Government rejects alcohol policy concerns

By Ben Bouckley

- Last updated on GMT

Related tags: Alcohol, Alcoholic beverage

EDITOR'S COMMENT: The cost of alcohol-related illnesses, absenteeism and crime is, according to the PM’s Strategy Unit, 2003, around £20bn. But against that, research firm Keynote claims the UK alcoholic drinks industry achieved over £30bn in sales in 2001. It also generates jobs and boosts the economy, but risks criticism for indifference if it doesn’t consult on government policy and claims of undue influence if it does. Health groups should welcome its engagement and recognition that alcohol misuse undermines brands. Our desire for a tipple means the UK’s alcohol sea won’t dissipate overnight. Slamming the hatch on industry would see HMS ‘DH’ dive punch drunk for unfathomed regulatory depths. A boon for civil liberties, the economy and NHS?  Ben Bouckley is FoodManufacture.co.uk deputy online editor.
EDITOR'S COMMENT: The cost of alcohol-related illnesses, absenteeism and crime is, according to the PM’s Strategy Unit, 2003, around £20bn. But against that, research firm Keynote claims the UK alcoholic drinks industry achieved over £30bn in sales in 2001. It also generates jobs and boosts the economy, but risks criticism for indifference if it doesn’t consult on government policy and claims of undue influence if it does. Health groups should welcome its engagement and recognition that alcohol misuse undermines brands. Our desire for a tipple means the UK’s alcohol sea won’t dissipate overnight. Slamming the hatch on industry would see HMS ‘DH’ dive punch drunk for unfathomed regulatory depths. A boon for civil liberties, the economy and NHS? Ben Bouckley is FoodManufacture.co.uk deputy online editor.
The Department of Health (DH) has defended its approach to alcohol, after public health groups alleged that the drinks industry has an undue influence on government policy.

A Panorama ​documentary aired on Monday night, ‘Dying for a Drink​’, saw health groups express concerns about the direction of a cross-government committee on alcohol policy established by the DH.

The programme revealed that the DH has changed the committee’s name from the ‘Alcohol Strategy Group’ to the ‘Government and Partners Working Group on Alcohol’, in a move that critics say reflects undue closeness with industry.

Health groups are also worried that drinks industry representation on the committee has grown from two members in 2009/10 to seven in 2010/11.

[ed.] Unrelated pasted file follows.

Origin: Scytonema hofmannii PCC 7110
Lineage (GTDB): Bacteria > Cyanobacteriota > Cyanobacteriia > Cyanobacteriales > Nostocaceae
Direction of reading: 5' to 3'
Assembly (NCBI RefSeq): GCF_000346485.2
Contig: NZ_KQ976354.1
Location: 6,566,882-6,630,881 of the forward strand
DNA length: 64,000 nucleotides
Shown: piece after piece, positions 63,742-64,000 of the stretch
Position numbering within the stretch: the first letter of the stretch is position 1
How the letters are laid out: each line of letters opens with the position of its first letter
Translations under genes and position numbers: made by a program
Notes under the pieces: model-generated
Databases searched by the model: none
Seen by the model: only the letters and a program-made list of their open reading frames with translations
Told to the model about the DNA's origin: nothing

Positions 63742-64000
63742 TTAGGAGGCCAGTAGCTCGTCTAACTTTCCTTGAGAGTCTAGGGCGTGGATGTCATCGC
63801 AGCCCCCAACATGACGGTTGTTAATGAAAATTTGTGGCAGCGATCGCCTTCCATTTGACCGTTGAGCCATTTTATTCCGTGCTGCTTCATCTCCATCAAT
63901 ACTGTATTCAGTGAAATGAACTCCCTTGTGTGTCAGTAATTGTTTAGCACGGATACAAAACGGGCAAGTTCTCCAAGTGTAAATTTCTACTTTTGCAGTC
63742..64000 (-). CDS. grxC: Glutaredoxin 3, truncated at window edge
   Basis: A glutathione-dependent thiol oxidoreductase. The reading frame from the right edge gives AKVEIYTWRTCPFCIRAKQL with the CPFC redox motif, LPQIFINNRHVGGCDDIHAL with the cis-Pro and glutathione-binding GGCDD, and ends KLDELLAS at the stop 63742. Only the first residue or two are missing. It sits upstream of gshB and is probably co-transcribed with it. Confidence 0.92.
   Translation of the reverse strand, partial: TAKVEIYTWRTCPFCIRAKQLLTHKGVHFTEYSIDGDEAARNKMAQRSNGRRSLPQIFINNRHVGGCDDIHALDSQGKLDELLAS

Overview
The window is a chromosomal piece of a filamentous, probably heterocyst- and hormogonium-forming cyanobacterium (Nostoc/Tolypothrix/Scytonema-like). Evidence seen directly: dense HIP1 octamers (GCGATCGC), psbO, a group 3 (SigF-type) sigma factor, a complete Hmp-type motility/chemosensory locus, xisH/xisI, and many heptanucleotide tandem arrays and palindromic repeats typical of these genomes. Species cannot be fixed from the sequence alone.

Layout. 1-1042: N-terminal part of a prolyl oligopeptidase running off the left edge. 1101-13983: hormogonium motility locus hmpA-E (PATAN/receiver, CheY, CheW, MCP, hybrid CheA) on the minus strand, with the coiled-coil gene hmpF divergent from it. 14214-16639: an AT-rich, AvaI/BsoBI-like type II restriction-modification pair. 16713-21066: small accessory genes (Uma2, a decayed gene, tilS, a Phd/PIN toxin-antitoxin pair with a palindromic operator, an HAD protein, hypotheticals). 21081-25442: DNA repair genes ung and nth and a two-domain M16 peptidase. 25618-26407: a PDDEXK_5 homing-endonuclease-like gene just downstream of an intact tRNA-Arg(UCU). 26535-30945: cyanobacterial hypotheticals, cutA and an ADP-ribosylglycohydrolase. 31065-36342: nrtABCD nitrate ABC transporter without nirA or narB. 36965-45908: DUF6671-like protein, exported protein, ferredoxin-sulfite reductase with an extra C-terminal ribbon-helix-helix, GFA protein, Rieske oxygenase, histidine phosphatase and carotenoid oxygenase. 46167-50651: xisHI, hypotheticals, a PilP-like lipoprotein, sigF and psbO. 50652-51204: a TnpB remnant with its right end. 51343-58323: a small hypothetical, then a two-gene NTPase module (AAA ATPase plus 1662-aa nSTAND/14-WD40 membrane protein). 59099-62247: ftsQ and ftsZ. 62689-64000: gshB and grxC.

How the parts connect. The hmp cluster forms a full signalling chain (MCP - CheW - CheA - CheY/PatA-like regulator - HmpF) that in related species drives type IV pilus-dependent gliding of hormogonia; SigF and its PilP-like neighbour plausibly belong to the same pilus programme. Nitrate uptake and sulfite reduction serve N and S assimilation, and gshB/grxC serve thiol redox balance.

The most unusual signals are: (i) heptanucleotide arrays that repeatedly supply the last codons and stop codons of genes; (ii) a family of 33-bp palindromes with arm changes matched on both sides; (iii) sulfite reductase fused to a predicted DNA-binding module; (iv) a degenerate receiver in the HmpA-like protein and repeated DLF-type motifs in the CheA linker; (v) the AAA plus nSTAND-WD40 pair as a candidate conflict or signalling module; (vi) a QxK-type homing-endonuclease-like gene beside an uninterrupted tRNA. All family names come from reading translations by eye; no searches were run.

But a DH spokesman said: "We are committed to challenging the assumption that the only way to change people's behaviour is through adding to rules and regulations.”

Alcohol harm

Everyone, from NHS staff to alcohol retailers, producers and pubs, had a role to play in reducing the harmful use of alcohol, he added.

The spokesman said that, via its Responsibility Deal - which includes industry players committing to voluntary pledges on issues such as marketing, labels and price - the government was working with the industry to get “speedier results”​.

The DH insists that businesses can reach consumers more effectively, due to wide-ranging advertising and marketing experience, and that it makes sense for the government to utilise this expertise in tackling alcohol abuse.

“We have already seen encouraging signs with Asda pledging to stop displaying alcohol at the front of the stores and Heineken promising to reduce the alcohol content of one of its brands,”​ the spokesman said.

Significant policy shift

But Don Shenker, ceo of Alcohol Concern (a charity fighting alcohol misuse), said that increased industry representation on the committee represented a “significant shift”​ in the development of health policy.

There was nothing wrong with industry stakeholder involvement, Shenker said, as long as it did not play a key role in formulating alcohol health policy.

“The only way this country will reduce its alarmingly high levels of alcohol harm is through more effective regulation of sales and promotion, which the drinks industry is naturally in the business of blocking,”​ he said.

“Inviting the drinks industry to form alcohol health policy is an inherent contradiction which only ministers seem to be blind to.”

A spokesman for the Wine and Spirit Trade Association (WSTA) told FoodManufacture.co.uk: “Criticisms levied by the likes of Shenker don’t tally with reality. We’ll get change in this area by sitting down and talking, and through people making commitments.

“One good example is health warnings on product labels. Voluntary agreements achieve results far faster than legislation, which has to be cleared on an EU level, which can take many years.”

Alcohol Concern is one of six major health groups that refused to sign the Responsibility Deal on alcohol in March.

Conflict of interest?

The Institute of Alcohol Studies (IAS) also rejected the deal, and Katherine Brown, head of research and communications, said the IAS could not endorse self-regulation.

“There is clearly a conflict of interest between industry economic objectives and public health goals of reducing alcohol consumption and associated harms,”​ she said.

But in a letter to The Independent ​today sent to FoodManufacture.co.uk, Jeremy Beadles, ceo of the WSTA, Brigid Simmonds ceo of the British Beer and Pub Association and Campbell Evans, director of government affairs for the Scotch Whisky Association, denied there was a vested interest.

"Our members wish to discourage irresponsible consumption of alcohol because it undermines their brands and discredits their businesses. The drinks industry has both a duty to tackle alcohol misuse and a commercial interest in doing so," ​they wrote.

The signatories pointed out that NHS statistics published last week showed that alcohol consumption had fallen by 11% since 2004.

Related topics: Regulation, Beverages

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